The Forgotten History of Segregated Swimming Pools and Amusement Parks

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The Forgotten History of Segregated Swimming Pools and Amusement Parks

By Victoria W. Wolcott

Summers often bring a wave of childhood memories: lounging poolside, trips to the local amusement park, languid, steamy days at the beach.

These nostalgic recollections, however, aren’t held by all Americans.

Municipal swimming pools and urban amusement parks flourished in the 20th century. But too often, their success was based on the exclusion of African Americans.

As a social historian who has written a book on segregated recreation, I have found that the history of recreational segregation is a largely forgotten one. But it has had a lasting significance on modern race relations.

Swimming pools and beaches were among the most segregated and fought over public spaces in the North and the South.

The Resilience of Barbados Counters Trump’s ‘Sh-thole’ Remarks

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The Resilience of Barbados Counters Trump’s ‘Sh-thole’ Remarks

By J.M. Opal, Associate Professor of History and Chair, History and Classical Studies, McGill University. First published on The Conversation.

In a recent interview with Vanity Fair, former attorney and future inmate Michael Cohen revealed some of the uglier things Donald Trump said to him during their many years together.

Among the alleged quotes: “Name one country run by a Black person that’s not a sh—hole.” (One wonders how Trump characterized the United States when Barack Obama was President.)

Rarely stated so bluntly, this racist trope is widespread. As always, Trump gives vulgar expression to quiet prejudice, making him sound “honest” to about 40 per cent of Americans no matter how many lies he tells. As Sarah Huckabee Sanders noted after a similar revelation last year, Trump’s straight-shooting bigotry is one thing his fans love about him.

Those who don’t love him need to fight back with specific examples from the real world. Time and again, we need to highlight the big, complex reality that Trump and many of his supporters call “fake news.” Otherwise, his twisted version of the truth will continue to displace objective reality.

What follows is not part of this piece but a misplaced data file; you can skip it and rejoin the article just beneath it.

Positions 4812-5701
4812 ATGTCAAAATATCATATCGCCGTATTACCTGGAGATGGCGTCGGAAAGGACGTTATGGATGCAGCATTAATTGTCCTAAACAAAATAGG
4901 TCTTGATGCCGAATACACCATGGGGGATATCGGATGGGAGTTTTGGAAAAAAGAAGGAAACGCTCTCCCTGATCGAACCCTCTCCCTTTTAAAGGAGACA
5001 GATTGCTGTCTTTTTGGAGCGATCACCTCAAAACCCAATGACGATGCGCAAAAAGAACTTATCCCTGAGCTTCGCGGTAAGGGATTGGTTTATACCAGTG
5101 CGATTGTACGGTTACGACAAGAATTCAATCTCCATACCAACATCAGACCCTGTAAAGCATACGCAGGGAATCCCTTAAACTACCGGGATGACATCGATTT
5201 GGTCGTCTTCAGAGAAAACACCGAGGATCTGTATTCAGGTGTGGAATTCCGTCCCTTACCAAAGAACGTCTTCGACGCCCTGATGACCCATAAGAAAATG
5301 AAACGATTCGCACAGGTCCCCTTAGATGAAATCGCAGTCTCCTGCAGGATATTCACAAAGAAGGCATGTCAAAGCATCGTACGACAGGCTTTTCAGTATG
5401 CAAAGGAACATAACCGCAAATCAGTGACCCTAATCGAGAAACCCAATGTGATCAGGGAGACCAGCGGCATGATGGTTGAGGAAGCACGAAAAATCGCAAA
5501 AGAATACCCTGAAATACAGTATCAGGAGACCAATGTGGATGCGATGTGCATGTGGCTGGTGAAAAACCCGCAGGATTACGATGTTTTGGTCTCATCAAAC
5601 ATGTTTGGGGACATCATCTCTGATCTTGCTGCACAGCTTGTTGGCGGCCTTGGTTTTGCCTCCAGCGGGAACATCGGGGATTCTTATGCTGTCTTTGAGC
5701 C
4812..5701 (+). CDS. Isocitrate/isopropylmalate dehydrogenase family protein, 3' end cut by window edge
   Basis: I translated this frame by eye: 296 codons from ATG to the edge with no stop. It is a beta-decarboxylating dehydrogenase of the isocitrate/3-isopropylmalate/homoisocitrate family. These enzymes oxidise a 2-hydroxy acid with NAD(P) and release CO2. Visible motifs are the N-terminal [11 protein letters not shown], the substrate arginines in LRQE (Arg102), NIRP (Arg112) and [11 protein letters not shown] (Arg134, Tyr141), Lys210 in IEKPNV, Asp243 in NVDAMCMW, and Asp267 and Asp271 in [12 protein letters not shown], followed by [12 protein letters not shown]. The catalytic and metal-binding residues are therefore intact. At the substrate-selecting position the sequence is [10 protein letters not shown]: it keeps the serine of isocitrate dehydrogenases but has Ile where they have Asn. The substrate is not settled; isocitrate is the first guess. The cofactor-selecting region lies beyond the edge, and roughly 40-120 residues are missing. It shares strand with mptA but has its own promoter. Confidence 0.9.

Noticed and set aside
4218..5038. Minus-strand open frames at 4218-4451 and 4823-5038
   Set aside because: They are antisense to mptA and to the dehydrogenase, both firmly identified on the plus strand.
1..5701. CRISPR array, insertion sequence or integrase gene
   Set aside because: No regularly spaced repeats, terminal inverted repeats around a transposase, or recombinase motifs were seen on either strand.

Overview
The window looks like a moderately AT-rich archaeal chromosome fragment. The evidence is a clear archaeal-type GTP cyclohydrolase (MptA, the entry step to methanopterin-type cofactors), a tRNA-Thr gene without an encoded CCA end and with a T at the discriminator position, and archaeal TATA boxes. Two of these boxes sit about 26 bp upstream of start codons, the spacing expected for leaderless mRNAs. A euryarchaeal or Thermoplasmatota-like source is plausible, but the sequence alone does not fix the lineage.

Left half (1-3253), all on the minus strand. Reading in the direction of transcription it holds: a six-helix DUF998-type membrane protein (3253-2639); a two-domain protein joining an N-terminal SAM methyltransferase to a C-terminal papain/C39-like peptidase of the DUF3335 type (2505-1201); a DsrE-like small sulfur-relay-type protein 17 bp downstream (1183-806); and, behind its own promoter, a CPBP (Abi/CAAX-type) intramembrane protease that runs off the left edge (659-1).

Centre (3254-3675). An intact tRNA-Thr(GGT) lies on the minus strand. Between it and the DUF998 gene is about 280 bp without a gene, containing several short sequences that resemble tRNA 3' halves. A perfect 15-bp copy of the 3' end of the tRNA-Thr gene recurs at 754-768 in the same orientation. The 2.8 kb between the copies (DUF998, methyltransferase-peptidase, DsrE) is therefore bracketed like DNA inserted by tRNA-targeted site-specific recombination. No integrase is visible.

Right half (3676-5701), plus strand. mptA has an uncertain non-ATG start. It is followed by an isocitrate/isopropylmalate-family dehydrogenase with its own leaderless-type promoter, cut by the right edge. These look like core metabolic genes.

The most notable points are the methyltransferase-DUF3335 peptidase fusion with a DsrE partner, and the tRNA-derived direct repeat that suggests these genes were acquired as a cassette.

Duke Ellington’s Melodies Carried His Message of Social Justice

DUKE ELLINGTON MURAL ON U STREET NW IN WASHINGTON DC.

DUKE ELLINGTON MURAL ON U STREET NW IN WASHINGTON DC.

Duke Ellington’s Melodies Carried His Message of Social Justice

At a moment when there is a longstanding heated debate over how artists and pop culture figures should engage in social activism, the life and career of musical legend Edward Kennedy “Duke” Ellington offers a model of how to do it right.

Ellington was born on April 29, 1899 in Washington, D.C. His tight-knit black middle-class family nurtured his racial pride and shielded him from many of the difficulties of segregation in the nation’s capital. Washington was home to a sizable black middle class, despite prevalent racism. That included the racial riots of 1919’s Red Summer, three months of bloody violence directed at black communities in cities from San Francisco to Chicago and Washington D.C.

Ellington’s development from a D.C. piano prodigy to the world’s elegant and sophisticated “Duke” is well documented. Yet a fusion of art and social activism also marked his more than 56-year career.

Ellington’s battle for social justice was personal. Films like the award-winning “Green Book” only hint at the costs of segregation for black performing artists during the 1950s and 60s.

Duke’s experiences reveal the reality.

The Story of East Africa's Role In The Transatlantic Slave Trade

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The Story of East Africa's Role In The Transatlantic Slave Trade

The recent discovery of the remains of the Portuguese slave ship São José off Cape Town has brought East Africa’s role in the transatlantic slave trade to public attention. But the São José was merely one of a large number of slave vessels that either rounded the Cape or put into Table Bay for refreshment.

The sinking of the São José two days after Christmas in 1794 marked the end of a bad year for the slave trade at the Cape of Good Hope. In April that year, a second vessel, the French ship Jardinière, had gone down off Cape Agulhas. Around 185 slaves had reached shore but many had then escaped or had died of their exertions. Only 125 were finally auctioned at Stellenbosch.

What Catholic Church Records Tell Us About America’s Earliest Black History

What Catholic Church Records Tell Us About America’s Earliest Black History

What Catholic Church Records Tell Us About America’s Earliest Black History

For most Americans, black history begins in 1619, when a Dutch ship brought some “20 and odd Negroes” as slaves to the English colony of Jamestown, in Virginia.

Many are not aware that black history in the United States goes back at least a century before this date.

In 1513, a free and literate African named Juan Garrido explored Florida with a Spanish conquistador, Juan Ponce de León. In the following decades, Africans, free and enslaved, were part of all the Spanish expeditions exploring the southern region of the United States. In 1565, Africans helped establish the first permanent European settlement in what is St. Augustine, Florida today.

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